In the eyes of one of Russia’s leading propagandists, the head of RT Margarita Simonyan, what is happening in Ukraine is, “not even a Russian special operation against Ukrainian troops.”
“This is a civil war in which those Ukrainians who are Russophobes, anti-Russian in the sense in which the Nazis were antisemites, destroys another part of its own people. And Russia is simply on the side of one of the warring parties,” she declared.
This of course contradicts everything that the propagandists, taking their cue from Vladimir Putin, have said since February 24. While rhetoric about a supposed civil war in Ukraine has been a part of official Russian storytelling for at least the last eight years, this was only in reference to the occupied areas of Donbas. As for the so-called special military operation, the Kremlin’s term for full-scale war against Ukraine, it had until now topped the list of approved terminology.
This is far from the first time Russian propaganda has contradicted itself. Its narratives regularly do so, and sometimes are so self-incriminating that they require no refutation. Recall that even before the start of a full-scale invasion of Ukraine, Russian officials and propagandists not only publicly denied their intention to start a war, but simultaneously unleashed a stream of statements warning of an impending campaign of military aggression.
Russian Foreign Ministry spokeswoman Maria Zakharova openly sneered, declaring that German press stories detailing the invasion plans were “a lie” and “anti-Semitic trolling” that “belied common sense.” A month later, she issued a warning about the imminence of war, and the US desire “to morally destroy the citizens of Ukraine.”
At the same time, Russian ideologists and propagandists were openly ignoring the lies of their own official spokespeople and calling for an invasion. The infamous, far-right Kremlin philosopher Alexander Dugin openly demanded the seizure of Ukraine as far west as the River Dnieper, a push towards the Baltic countries, and the issuing of an ultimatum: neutralization or war. He was echoed by the former spy Andrei Bezrukov, who however proposed a somewhat more limited seizure of Ukrainian territory.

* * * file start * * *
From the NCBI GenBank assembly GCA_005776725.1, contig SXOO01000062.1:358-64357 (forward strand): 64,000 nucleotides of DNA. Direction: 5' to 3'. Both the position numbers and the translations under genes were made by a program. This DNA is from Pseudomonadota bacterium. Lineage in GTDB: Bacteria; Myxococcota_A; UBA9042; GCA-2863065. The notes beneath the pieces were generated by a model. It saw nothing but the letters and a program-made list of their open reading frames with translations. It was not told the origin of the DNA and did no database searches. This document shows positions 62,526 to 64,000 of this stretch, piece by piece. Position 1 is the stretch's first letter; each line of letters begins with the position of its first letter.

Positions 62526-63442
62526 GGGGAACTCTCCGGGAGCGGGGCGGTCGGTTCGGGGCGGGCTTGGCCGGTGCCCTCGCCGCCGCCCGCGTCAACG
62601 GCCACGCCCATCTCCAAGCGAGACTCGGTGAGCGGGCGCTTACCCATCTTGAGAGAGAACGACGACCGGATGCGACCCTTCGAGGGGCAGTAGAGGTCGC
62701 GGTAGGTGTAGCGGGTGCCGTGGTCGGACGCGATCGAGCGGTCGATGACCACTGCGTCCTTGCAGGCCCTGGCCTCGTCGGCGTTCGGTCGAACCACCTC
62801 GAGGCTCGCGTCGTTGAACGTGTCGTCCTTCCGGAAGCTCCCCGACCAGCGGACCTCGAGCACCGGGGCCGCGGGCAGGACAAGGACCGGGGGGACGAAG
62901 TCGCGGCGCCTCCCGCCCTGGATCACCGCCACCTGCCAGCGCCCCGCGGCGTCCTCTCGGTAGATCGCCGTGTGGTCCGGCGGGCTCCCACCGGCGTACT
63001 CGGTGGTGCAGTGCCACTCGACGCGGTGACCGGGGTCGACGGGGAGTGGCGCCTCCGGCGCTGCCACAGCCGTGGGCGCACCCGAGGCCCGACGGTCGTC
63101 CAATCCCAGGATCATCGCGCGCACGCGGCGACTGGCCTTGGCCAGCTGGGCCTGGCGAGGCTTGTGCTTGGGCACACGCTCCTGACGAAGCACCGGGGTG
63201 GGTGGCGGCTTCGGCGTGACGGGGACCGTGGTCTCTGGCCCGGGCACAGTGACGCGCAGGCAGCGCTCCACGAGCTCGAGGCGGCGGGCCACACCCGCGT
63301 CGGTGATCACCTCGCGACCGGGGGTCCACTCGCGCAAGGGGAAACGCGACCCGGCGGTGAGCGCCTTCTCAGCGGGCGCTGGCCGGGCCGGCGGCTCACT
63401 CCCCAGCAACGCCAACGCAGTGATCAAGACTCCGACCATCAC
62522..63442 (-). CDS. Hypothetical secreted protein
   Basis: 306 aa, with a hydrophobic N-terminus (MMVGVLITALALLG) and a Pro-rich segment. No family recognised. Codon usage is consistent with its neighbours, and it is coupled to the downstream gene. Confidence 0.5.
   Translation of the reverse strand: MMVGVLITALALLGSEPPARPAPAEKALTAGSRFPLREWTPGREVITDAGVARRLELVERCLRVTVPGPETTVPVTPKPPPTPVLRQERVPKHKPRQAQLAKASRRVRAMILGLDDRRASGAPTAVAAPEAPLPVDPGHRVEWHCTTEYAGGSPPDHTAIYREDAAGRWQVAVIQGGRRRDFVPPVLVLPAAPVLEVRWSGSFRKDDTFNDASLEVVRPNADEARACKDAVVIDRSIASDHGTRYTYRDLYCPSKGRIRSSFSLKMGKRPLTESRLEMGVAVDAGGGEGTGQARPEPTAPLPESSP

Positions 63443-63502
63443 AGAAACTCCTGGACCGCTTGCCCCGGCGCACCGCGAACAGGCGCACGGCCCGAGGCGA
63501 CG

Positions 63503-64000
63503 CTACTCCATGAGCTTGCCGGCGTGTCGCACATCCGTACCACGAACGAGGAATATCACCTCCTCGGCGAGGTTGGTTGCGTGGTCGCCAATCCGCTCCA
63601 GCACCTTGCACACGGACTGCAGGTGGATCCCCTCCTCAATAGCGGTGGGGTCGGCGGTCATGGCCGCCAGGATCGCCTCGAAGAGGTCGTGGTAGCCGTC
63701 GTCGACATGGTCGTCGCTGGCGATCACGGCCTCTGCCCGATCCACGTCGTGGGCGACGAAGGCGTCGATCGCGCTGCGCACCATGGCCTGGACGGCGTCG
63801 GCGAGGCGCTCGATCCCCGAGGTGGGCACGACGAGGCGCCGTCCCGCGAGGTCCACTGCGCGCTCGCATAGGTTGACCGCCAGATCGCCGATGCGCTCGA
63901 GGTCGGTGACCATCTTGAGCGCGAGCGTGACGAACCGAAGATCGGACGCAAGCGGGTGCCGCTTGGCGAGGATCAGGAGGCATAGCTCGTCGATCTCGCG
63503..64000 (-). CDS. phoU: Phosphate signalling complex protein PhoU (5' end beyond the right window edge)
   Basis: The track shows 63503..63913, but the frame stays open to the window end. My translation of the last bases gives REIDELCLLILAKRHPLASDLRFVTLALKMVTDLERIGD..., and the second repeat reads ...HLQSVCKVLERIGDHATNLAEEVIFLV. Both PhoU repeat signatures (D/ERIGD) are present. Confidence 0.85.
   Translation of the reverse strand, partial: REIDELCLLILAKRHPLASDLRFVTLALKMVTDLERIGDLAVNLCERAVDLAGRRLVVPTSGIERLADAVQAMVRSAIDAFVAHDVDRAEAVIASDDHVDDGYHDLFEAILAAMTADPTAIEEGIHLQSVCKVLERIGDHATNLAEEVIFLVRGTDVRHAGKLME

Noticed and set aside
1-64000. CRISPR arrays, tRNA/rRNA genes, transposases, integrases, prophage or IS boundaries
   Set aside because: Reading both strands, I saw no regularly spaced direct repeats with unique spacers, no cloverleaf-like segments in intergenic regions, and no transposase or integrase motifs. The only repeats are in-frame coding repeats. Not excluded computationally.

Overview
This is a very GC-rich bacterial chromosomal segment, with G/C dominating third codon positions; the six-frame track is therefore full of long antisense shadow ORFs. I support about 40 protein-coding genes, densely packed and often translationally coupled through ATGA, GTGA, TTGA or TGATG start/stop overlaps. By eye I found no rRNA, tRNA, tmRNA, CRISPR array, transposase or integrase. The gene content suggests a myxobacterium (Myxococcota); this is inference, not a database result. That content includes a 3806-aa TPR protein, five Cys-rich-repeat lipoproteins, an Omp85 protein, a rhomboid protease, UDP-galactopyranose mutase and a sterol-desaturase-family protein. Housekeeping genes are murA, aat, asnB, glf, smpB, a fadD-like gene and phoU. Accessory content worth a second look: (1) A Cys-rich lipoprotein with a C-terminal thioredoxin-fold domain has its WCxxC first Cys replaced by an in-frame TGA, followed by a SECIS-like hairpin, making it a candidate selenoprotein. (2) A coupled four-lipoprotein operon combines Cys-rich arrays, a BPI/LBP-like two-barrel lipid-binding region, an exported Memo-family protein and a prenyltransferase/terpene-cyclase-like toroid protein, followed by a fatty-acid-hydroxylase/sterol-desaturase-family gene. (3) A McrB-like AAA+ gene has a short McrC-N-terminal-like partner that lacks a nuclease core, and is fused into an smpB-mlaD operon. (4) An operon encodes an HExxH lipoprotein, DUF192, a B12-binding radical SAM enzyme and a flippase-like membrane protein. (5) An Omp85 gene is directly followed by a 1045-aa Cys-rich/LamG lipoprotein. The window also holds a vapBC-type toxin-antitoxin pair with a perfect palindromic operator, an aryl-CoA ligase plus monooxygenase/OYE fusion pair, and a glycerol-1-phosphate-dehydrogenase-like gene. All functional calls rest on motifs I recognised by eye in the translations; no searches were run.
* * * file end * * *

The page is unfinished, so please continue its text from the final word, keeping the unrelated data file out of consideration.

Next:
After the outbreak of full-scale war, these two contradictory themes continued to coexist in the information space. Thus, Foreign Minister Sergei Lavrov, declared on March 10 without any embarrassment that “Russia did not attack Ukraine.” His colleagues, did not deny the fact of the invasion, but tried to stick to the rhetoric, claiming arguing it was “forced” and arguing that “America dragged Russia into the war”, thereby destroying the existing world order. At the same time, such statements comfortably coexist with directly opposed statements that the destruction of the “Anglo-Saxon world order” is “Russia’s historical mission” and a contribution to the “liberation of the world from the neo-colonial oppression of the West.”
The theory that it was the West that dragged Russia into the war is no less self-contradictory. Thus, the Russian Foreign Intelligence Service claims that Ukraine was allegedly developing nuclear weapons on its own initiative, with the Americans in the know and offering to help if necessary. RIA Novosti said as much on March 3, but the next day reported the former pro-Russian Prime Minister of Ukraine Mykola Azarov claimed that by the end of the year, NATO planned to base its own nuclear weapons on Ukrainian territory.